For the sake of discussion, let’s say that 100MP on a full frame sensor is the resolution limit that current lens technology can deliver without increasing lens prices exponentially. So, we might think that once sensor resolution reaches 100MP we have hit a performance wall and there is nothing to gain from more pixels on a sensor. This would not be true, if the sensor manufacturers were able to reduce the pixel size by 50%, the number of pixels would increase from 100 to 400. This could be huge benefit to us in terms of color. Since, even though our lenses can only project to a resolution of 100, we would get true color data from the same pixel area. Ideally this could go another step further and the sensor filtration could be changed from Red-Blue-Green (RGB) to Cyan-Yellow-Magenta-White (clear), which might provide an even larger color spectrum to work with.

        Circling back to your comment about the images being less clean, you may be right. The higher resolution sensor may be capturing something that 50 MP doesn’t. Much like the comments about digital audio recording when digital music CDs were coming on the market that the technology was too good. And could you tolerate listening to a symphonic recording if you could hear that the piano pedals squeak when the pianist plays.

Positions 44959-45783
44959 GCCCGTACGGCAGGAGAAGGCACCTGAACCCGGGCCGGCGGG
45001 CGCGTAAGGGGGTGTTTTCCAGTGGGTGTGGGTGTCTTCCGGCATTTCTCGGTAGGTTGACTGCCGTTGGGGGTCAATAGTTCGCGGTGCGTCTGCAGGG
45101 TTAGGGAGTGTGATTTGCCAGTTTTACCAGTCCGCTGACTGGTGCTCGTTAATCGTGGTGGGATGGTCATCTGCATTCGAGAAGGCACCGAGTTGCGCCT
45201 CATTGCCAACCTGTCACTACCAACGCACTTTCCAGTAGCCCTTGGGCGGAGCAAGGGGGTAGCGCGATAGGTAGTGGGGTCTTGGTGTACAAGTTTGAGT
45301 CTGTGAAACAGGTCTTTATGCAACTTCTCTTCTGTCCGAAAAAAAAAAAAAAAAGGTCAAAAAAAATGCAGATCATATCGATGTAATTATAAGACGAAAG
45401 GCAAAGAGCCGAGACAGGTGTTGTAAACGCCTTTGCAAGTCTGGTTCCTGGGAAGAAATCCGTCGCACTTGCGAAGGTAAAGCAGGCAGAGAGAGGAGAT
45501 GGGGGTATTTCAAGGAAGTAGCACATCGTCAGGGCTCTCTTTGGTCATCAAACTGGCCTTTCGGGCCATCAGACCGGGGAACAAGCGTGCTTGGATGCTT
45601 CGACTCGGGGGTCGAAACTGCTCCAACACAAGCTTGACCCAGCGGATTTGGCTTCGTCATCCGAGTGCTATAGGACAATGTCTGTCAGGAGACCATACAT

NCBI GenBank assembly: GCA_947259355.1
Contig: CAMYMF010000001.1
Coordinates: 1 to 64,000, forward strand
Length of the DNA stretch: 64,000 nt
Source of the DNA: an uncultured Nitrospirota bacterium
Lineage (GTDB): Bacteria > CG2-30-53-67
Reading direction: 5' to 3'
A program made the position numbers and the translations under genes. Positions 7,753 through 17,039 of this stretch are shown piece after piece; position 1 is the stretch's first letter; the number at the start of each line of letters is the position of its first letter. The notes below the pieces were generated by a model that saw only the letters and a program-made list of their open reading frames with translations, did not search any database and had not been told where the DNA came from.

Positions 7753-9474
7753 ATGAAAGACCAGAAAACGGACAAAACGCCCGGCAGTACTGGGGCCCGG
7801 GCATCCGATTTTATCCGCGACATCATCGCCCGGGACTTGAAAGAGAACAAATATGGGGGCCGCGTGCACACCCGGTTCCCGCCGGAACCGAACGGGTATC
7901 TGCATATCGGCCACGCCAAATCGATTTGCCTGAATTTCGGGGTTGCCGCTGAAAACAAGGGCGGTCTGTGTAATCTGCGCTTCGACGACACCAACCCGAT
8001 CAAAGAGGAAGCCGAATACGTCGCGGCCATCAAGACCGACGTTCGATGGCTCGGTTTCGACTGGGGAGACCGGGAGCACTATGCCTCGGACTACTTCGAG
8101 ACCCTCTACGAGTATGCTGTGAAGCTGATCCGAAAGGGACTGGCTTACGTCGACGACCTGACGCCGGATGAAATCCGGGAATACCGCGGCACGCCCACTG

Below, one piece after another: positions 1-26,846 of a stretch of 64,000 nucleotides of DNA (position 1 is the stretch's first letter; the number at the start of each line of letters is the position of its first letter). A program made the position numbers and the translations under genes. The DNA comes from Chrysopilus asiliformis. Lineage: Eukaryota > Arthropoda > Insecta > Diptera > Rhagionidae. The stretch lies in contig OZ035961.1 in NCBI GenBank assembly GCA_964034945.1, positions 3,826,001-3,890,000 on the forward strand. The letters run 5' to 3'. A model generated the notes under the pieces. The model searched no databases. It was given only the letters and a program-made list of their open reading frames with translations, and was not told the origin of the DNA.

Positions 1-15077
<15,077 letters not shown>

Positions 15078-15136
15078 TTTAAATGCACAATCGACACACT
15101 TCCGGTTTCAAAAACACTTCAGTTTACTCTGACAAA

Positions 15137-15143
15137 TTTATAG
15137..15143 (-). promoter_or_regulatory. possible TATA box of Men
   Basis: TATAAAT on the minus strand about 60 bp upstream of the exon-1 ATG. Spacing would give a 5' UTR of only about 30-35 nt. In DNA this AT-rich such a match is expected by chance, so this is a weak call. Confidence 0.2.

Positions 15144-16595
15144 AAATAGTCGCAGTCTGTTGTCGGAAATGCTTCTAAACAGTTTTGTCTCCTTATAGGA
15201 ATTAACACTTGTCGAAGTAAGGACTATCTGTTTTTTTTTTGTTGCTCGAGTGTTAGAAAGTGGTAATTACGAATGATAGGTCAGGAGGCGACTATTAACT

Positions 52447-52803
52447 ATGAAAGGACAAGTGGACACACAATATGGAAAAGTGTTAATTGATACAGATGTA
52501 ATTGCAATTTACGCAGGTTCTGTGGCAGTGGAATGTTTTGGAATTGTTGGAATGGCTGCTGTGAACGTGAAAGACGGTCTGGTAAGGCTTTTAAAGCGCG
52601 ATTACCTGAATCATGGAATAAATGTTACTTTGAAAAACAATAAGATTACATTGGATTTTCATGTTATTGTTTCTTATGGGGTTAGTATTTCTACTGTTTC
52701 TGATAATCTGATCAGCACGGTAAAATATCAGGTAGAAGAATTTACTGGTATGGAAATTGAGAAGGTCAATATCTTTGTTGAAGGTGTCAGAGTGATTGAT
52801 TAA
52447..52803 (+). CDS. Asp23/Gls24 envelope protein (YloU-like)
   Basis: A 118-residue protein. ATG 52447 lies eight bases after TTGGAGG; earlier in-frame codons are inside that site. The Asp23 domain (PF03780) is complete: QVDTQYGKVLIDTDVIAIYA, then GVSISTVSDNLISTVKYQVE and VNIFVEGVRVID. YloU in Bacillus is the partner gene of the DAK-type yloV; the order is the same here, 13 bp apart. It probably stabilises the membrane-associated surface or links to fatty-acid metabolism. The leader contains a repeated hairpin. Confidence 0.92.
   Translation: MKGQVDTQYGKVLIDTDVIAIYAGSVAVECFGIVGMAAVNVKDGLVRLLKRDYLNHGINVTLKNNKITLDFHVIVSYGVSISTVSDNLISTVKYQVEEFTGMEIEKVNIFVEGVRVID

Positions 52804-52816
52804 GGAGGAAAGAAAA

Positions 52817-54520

• pascaljappy says:


          And the analogy with recorded musing adds a layer. I think initial CD players were terrible, so we couldn’t draw conclusions. But today’s high-end offerings in streamers, CD players and streamers are more or less on par in terms of “performance”, but their sound is very different. This is where the discussion gets tricky.

          Like Kirk and Damien, I prefer the look of the 50Mp sensor to the look of the 100Mp sensor. But I loved the look of the larger 100Mp sensor (56x44mm) and even prefer medium format film (photography’s vinyl). All this is preference and personal. And I’m not saying one is inherently superior to another.